Written by Joe Armstrong, Content Specialist, Marketing, Downtown Main Library
The Cincinnati & Hamilton County Public Library’s fifth annual African American Read-In continues this Saturday, Feb. 12 at the Corryville Branch Library, opens a new window with author of Cries from the Dark Side of the Moon, opens a new window, Lauren White.
Ahead of the event, Lauren talked about sharing the experiences of Black women, writing poetry as an interactive medium, and other topics.
What was the writing process for Cries from the Dark Side of the Moon?
Lauren White: When I first started "Cries from the Dark Side of the Moon", I wanted to write letters, specifically to Black women. I had been writing some different poems that highlighted different Black women’s experiences but as I was writing I realized I didn't have any solutions, just situations. Through that, I really wanted to express what it is like through conversation.
Why did you choose to write a collection of poems rather than a novel or another form of writing?
Lauren White: Poetry has a certain way of touching the soul. I’ve always been on the performance side of art and a lot of those pieces are spoken word pieces that I have performed. I wanted to group them all together and in doing so it allows the story to tell itself.
For example, there’s six sections in the "Cries from the Dark Side of the Moon", including "Yourself", and it talks about your own identity and what it looks like to grow and build within that. Adding poetry instead of writing a novel allowed it to have that extra piece of creativity within it and give people the opportunity to see themselves in each poetic piece.
Cries from the Dark Side of the Moon has been well-received by readers. Why do you think so many readers connect with the book and have been sharing their own experiences after reading it?
Lauren White: I think it has a lot to do with timing. When "Cries from the Dark Side of the Moon" was just released we were waking up to a lot of the racial injustices that were happening across the county and highlighting those stories and experiences. In this work it shows the connection within racial injustice and how important it is to write the narrative, especially when it comes to Black women. I feel like we're often placed in different stereotypes and spaces of where we’re "supposed to be" especially through the lens of the media.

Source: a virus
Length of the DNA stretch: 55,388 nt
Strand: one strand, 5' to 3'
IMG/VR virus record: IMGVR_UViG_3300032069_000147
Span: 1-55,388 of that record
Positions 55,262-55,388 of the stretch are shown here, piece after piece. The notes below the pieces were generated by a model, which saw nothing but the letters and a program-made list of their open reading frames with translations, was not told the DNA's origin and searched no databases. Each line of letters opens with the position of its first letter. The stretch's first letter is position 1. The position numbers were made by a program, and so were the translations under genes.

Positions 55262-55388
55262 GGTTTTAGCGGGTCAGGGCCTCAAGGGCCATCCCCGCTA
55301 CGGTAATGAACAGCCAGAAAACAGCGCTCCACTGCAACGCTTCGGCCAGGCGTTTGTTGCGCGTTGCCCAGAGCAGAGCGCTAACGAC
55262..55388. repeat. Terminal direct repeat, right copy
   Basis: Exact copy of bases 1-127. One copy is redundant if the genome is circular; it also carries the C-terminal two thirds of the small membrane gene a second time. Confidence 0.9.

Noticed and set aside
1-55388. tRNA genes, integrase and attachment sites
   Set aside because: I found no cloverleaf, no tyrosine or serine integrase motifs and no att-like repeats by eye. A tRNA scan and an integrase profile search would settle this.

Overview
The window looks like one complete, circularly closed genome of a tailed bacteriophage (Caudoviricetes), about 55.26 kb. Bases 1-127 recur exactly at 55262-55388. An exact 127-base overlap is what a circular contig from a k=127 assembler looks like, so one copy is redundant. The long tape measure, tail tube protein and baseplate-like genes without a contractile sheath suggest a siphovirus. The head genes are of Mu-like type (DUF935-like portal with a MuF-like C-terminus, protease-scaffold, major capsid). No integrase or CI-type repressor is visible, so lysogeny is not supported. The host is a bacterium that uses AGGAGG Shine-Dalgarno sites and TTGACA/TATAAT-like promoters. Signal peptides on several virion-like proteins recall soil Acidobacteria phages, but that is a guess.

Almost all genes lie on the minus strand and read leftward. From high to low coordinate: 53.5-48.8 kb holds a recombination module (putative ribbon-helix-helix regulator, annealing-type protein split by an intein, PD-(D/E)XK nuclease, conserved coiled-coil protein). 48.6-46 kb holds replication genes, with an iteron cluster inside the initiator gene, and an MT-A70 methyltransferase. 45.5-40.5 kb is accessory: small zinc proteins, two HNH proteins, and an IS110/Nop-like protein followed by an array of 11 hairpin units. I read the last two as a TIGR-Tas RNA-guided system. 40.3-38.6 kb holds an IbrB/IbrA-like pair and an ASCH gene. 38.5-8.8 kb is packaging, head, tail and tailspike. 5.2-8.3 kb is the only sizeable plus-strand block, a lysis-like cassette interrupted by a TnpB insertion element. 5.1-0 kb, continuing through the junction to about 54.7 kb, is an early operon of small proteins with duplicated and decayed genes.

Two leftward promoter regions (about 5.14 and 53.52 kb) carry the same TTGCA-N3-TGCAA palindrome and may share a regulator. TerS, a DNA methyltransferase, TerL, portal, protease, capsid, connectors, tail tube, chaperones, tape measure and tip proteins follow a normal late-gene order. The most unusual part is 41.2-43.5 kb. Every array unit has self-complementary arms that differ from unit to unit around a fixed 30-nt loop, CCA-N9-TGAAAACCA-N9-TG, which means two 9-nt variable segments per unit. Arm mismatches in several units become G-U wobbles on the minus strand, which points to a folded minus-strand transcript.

"Cries from the Dark Side of the Moon" also allowed me to be transparent with readers and share my experiences and the experiences of others, but it challenges each reader. My hope is that each reader takes a moment to reflect on their impact. My favorite section of the book is the last section presenting a journaling experience, where the reader thinks "what is my sphere of influence and how can I make change and connection within my community?"
Every day I'm in awe of how many people have connected with "Cries from the Dark Side of the Moon" and I’m excited to see where it goes from here!
Cries from the Dark Side of the Moon ends with an interactive element for readers to complete. Did you intend to include this when first writing the book?
Lauren White: Not originally! When I began writing and laying the book out, it was focused on letters. Through realizing I didn’t have solutions, just shared experiences, stories, and all of these disparities that I wanted to highlight, I wanted to focus on the charge of it all. Oftentimes, people think that they’re too small to make a difference, that their voice isn’t loud enough, or no one really cares about their opinion. I wanted to highlight that you do have the opportunity and the power to be that voice and to create a difference even if it’s simply starting with your friends or your community.